Reading glasses

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wrote:

One thing I discovered is old guys can also use a pair of 350s for that really tiny stuff you have to work on. The focal length is far shorter than comfortable reading distance but it really helps if you are doing work on tiny stuff.
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On Thu, 07 Nov 2013 20:31:07 -0500, snipped-for-privacy@aol.com wrote:

What are 350s?

I did notice, before I was 50 or maybe also afterwards a little bit, that there was no point in using a magnifying glass, because everything I could see with it I could see without it. That doesn't seem right, so maybe I mean at least in terms of repairing things.
That isn't true anymore, and a magnifying glass doesn't always help.
So what are 350s? :-)
I did buy, at a hamfest (though I have rarely seen them there). a lens that clips on the temple? arm of one's glasses and stands in front of the glasses to make a compound lens. Then it will flip up (sideways) when you don't need it. It was 2 or 3 dollars at the hamfest, not sure how much it would be retail, but it works well for me.
I bought a cheap jeweler's loupe too, plastic case with plastic lens, but the plastic is not the problem. I haven['t gotten used to holding it in with my cheek and my forehead. It's hard and even then it falls out.
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wrote:

The highest diopter reading glasses you usually see at the dollar/drug store
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On Thu, 07 Nov 2013 23:25:40 -0500, snipped-for-privacy@aol.com wrote:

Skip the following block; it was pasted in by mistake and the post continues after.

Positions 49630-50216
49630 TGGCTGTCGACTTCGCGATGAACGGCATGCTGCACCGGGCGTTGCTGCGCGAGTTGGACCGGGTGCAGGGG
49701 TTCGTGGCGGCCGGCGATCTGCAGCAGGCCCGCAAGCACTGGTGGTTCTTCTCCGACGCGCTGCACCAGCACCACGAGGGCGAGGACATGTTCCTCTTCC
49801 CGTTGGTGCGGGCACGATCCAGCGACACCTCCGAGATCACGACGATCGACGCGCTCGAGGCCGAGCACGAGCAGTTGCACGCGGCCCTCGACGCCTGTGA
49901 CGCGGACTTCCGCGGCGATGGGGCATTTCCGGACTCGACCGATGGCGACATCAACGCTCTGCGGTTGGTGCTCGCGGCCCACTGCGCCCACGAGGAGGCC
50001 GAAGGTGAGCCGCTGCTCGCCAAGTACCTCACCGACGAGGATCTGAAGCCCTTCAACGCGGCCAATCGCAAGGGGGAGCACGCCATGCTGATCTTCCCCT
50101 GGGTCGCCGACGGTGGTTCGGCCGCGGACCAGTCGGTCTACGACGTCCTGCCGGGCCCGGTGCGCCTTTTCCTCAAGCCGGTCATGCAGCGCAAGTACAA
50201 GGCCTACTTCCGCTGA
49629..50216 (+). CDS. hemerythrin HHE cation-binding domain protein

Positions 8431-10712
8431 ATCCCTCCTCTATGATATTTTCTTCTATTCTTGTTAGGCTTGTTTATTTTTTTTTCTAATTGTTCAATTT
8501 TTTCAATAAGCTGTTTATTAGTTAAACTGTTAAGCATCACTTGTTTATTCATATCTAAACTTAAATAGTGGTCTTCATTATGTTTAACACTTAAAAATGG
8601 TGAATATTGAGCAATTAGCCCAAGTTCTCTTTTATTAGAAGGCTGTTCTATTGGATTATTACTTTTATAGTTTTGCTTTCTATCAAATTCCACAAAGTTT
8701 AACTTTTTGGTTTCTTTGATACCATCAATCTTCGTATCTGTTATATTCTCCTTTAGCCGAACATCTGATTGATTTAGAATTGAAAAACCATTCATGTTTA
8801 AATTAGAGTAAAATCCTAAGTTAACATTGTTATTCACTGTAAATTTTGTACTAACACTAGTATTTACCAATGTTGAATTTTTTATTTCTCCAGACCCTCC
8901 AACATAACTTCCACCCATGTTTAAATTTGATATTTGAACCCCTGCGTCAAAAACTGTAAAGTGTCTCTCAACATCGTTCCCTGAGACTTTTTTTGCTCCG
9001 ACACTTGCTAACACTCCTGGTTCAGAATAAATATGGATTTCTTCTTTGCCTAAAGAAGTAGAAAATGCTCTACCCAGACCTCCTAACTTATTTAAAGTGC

Oh, I call them 3.50. I'll try again. Maybe I only used 2 or 2.5 the last time. Thanks.
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snipped-for-privacy@aol.com wrote:

I am a model maker so I have one of those hoods with multiple stacking lenses. 3 different diopters. I wear it with my reading glasses on. http://www.midwayusa.com/product/540695
--
Bill
In Hamptonburgh, NY
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On Thu, 07 Nov 2013 15:31:38 -0500, willshak wrote:

The bad thing about dollar store glasses is that you want poly carb lenses for safety and dollar store glasses fail that safety test.
I like Zenni Optical. Great quality and dirt cheap.
You should be getting an eye exam every couple of years anyway, so why not get prescription poly carb safety lenses?
--
Tony Sivori

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What do they have?

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wrote:

Grainger.com has a full line of safty glasses. They also have bifocals. Check it out.
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On Fri, 08 Nov 2013 16:35:21 -0500, micky wrote:

Plain glass.
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Tony Sivori

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Well, if they weren't reading glasses, if I played ball with them, I guess I'd want plastic, but almost all my reading is done when I'm alone, and done very quietly.
Plus I need several pairs, one for each floor, one or two for the car, 2 for the suitcase. My mother only had one pair and I was always going upstairs or downstairs for her to get her glasses. That's not for me.
Thanks, however.
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